Welcome to the website for the Asian Pacific American Heritage Month celebrations at Santa Clara University.
May is designated by the United States Congress as national Asian Pacific American Heritage Month.
The month is a time to recognize the contributions that people of Americans of Asian and Pacific Islander ancestry have made to enrich the history and culture of this country.
The month of May was chosen to commemorate the first Japanese immigrant to the United States on May 7, 1843 and the completion of the transcontinental railroad which was built mainly thanks to the work of many Asian Pacific American immigrants.
The initiative began in 1977 with a joint resolution by Representatives Frank Horton (R-NY) and Norman Y. Mineta (D-CA) proclaiming the first ten days of May as Pacific/Asian Heritage Week.
In 1992 President George Bush signed the legislation into law designating May of every year as Asian Pacific American Heritage Month, which the 102nd Congress unanimously approved in the same year. The month May is now celebrated nationally as Asian Pacific American Heritage Month.
Check out all the events and activities during the Month of May. Unless noted otherwise, all events and programs are open to the public free of charge:
APA Month Calendar of Events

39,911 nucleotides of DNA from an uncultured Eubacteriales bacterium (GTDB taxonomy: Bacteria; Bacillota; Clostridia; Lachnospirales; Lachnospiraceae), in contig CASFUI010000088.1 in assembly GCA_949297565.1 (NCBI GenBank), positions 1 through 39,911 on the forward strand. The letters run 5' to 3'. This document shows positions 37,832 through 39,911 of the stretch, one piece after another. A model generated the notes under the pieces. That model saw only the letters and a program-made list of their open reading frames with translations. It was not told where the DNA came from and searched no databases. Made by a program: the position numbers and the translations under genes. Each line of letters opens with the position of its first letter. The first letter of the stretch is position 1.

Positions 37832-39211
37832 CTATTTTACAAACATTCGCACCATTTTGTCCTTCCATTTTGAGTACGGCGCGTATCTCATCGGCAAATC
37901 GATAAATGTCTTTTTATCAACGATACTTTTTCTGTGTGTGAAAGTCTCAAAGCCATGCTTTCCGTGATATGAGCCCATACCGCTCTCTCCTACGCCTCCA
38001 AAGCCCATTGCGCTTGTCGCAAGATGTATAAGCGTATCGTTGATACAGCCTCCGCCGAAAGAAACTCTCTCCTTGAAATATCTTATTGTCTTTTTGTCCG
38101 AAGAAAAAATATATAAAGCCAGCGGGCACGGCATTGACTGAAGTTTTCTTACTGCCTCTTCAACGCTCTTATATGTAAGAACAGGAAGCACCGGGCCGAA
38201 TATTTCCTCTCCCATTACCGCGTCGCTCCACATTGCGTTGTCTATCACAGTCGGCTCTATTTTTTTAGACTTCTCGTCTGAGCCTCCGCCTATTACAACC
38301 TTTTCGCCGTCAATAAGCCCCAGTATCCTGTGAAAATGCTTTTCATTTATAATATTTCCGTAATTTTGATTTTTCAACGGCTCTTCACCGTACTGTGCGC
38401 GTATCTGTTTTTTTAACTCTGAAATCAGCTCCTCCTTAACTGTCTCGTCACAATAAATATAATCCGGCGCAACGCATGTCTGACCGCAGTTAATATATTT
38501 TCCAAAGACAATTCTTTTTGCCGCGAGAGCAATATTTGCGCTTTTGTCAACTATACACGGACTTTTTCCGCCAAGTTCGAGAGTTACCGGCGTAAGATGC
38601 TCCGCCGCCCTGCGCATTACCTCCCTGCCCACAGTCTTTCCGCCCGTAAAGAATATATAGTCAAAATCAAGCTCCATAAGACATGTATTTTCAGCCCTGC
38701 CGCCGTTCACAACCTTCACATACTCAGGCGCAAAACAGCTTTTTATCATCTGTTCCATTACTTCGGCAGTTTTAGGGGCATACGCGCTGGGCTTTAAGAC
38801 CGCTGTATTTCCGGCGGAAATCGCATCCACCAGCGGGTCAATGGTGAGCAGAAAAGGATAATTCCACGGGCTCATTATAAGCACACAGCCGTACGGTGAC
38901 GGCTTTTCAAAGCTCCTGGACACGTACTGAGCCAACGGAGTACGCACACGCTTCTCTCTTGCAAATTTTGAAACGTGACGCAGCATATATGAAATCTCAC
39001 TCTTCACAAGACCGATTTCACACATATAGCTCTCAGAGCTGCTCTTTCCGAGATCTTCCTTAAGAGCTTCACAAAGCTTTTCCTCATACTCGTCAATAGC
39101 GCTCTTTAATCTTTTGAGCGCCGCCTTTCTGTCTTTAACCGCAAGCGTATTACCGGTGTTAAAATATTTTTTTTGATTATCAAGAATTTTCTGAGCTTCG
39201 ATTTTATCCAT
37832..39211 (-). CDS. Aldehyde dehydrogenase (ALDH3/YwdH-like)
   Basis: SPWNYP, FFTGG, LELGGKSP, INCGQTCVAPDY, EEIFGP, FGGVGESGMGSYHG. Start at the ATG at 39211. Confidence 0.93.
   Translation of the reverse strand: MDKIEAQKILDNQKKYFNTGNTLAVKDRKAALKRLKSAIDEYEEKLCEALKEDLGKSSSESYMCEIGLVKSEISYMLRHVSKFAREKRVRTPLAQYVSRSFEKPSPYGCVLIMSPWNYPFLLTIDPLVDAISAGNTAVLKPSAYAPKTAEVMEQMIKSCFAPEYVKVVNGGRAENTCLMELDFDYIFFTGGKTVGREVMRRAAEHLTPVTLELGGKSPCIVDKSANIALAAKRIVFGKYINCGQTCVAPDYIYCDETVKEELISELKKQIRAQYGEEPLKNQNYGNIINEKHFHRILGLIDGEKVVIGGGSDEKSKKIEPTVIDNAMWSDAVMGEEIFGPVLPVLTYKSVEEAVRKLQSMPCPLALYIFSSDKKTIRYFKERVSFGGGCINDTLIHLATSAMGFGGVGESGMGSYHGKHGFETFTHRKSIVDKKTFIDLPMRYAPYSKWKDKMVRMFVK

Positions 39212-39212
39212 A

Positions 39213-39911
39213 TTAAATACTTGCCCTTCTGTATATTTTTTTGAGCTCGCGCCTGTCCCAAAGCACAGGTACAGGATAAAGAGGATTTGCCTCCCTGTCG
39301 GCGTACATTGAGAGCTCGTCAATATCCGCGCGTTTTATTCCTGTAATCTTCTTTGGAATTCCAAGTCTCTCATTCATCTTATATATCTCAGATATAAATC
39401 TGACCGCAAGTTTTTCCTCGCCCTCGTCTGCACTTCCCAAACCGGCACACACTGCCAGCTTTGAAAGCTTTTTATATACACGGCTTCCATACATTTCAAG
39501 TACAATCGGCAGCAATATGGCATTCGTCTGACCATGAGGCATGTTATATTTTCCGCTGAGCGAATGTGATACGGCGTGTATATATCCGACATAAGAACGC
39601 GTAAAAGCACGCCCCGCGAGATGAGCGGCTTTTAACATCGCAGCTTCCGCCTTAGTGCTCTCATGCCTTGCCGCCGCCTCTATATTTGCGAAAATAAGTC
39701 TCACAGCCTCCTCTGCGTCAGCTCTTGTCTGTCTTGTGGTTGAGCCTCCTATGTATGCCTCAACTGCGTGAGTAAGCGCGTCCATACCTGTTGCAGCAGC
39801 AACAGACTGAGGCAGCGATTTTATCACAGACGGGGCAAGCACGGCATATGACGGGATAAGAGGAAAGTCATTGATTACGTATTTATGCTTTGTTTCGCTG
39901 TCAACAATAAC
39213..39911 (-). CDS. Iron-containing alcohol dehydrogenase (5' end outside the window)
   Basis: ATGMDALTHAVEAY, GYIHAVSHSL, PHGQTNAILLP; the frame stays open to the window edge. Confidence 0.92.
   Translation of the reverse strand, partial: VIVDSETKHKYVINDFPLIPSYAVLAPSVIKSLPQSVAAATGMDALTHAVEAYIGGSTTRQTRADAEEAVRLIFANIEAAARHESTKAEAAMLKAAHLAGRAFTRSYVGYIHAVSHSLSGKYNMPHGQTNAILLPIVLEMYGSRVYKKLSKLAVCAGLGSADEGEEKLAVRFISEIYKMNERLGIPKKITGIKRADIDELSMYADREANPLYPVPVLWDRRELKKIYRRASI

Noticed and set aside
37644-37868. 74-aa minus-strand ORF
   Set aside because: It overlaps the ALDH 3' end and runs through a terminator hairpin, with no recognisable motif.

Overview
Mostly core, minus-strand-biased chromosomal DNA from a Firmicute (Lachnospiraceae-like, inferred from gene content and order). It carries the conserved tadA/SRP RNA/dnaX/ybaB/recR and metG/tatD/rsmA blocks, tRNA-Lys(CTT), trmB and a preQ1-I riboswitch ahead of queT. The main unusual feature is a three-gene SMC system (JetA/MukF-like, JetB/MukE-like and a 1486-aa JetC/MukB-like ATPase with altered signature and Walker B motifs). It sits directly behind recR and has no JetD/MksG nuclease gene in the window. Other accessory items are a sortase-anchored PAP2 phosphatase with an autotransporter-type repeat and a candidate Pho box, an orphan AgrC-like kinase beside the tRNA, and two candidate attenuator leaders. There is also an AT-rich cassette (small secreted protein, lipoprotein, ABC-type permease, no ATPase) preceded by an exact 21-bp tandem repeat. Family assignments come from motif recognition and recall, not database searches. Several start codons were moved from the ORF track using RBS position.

American Words Borrowed from Asian Languages
(by Ann-Marie Imbornoni)
From Amoy (eastern China)
tea- originally pronounced like "tay," can be traced to Dutch thee, from Malay and Amoy.
From Cantonese (southern China, Hong Kong)
chop suey, from a word meaning "miscellaneous bits."
kumquat, a small citrus fruit.
typhoon, from the words for "great wind."
From Mandarin (Beijing, China; official national standard)
kung fu, from gong fu, meaning "skill, art."
tae kwon do, meaning "trample-fist-way."
futon, a type of mattress
geisha, from gei, meaning "art" and sha, "person."
honcho, from a word meaning "squad leader."
kamikaze, is translated literally as "divine wind," from the name of a
typhoon that saved Japan by destroying the Mongol navy in 1281.
karaoke, from kara, meaning "void, empty" and oke(sutora), meaning"orchestra." In a case of reverse borrowing, the Japanese word okesutora came from the English word orchestra.
karate, from words meaning "empty hand."
tsunami, meaning a "large ocean wave."
From Malay (Malaysia and Indonesia)
ketchup, from kicap, meaning "fish sauce."
From Tagalong (northern Philippines)
boondocks, from bundok, meaning "mountain." During the U.S. occupation of the Philippines, the word was adopted by American soldiers, who used it to refer to any far-off or wild place. Later it passed into the general
ukelele, from words meaning "flea jumping."
tattoo, introduced to the English-speaking world by Capt. James Cookin his account of his voyage around the world from 1768 to 1771. Sailors later brought
the actual custom to Europe.
taboo, like tattoo, occurs for the first time in Capt. James Cook's journals
Asian-Pacific American Heritage Month
This is the official website for Asian-Pacific American Heritage Month hosted by the Library of Congress. Here you can find information about the history of this celebration, videos, images, historical stories and much more information.
National Register of Historic Places
This website is hosted by the National Park Service and gives a list of historic locations that are important in the history of Asian-Pacific Americans. This list includes many locations in California thanks to the large population of Asian-Pacific immigrants to this part of the country.